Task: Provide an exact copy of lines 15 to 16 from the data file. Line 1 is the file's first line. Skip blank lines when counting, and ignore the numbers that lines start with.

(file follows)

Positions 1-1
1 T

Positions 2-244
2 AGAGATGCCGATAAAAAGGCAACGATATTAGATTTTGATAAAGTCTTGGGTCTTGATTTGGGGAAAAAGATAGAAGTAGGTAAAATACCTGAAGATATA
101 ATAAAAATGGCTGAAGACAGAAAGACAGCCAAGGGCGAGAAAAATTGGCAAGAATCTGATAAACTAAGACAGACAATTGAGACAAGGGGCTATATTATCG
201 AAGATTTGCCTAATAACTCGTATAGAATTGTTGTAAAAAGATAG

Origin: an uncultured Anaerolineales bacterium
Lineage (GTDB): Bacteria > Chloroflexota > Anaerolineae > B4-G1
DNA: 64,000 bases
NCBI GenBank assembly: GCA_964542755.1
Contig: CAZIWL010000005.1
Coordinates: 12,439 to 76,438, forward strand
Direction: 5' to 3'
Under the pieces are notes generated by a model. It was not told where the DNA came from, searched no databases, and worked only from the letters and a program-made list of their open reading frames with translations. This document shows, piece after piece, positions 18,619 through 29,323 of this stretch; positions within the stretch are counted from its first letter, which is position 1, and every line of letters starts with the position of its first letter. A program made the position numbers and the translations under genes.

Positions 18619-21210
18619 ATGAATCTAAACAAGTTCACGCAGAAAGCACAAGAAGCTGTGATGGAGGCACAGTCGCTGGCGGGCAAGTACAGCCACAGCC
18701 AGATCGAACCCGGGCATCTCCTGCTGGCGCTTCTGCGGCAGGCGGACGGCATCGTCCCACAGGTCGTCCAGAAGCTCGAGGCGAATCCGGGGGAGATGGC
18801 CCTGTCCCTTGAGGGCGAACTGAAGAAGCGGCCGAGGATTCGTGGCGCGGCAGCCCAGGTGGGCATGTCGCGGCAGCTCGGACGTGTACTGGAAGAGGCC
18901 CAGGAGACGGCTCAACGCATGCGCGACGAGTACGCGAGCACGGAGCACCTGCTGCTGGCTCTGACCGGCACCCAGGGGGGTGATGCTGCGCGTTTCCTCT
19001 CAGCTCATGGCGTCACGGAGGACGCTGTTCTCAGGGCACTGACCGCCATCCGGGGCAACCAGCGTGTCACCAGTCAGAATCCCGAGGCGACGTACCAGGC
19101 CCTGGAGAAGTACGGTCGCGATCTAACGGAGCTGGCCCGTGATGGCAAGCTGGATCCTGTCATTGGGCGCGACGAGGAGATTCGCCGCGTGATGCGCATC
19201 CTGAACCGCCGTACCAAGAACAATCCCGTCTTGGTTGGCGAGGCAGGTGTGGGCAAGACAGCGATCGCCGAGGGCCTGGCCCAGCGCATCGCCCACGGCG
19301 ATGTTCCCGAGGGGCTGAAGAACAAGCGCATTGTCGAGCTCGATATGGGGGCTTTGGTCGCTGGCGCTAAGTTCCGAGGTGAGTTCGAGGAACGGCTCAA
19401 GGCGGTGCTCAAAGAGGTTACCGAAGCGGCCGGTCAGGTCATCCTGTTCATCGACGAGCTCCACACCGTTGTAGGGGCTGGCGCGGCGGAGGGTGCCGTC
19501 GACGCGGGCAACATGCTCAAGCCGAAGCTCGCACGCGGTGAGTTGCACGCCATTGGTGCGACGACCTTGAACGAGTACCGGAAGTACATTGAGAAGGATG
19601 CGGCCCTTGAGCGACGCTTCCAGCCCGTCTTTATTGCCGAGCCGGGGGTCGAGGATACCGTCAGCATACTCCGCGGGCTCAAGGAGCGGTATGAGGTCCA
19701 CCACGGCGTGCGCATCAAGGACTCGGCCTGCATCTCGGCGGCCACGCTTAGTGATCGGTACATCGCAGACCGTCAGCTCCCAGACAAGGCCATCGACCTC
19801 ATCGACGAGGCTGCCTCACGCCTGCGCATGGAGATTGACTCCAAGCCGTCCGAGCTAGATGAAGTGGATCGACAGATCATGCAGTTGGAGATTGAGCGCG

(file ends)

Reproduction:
Positions 18619-21210
18619 ATGAATCTAAACAAGTTCACGCAGAAAGCACAAGAAGCTGTGATGGAGGCACAGTCGCTGGCGGGCAAGTACAGCCACAGCC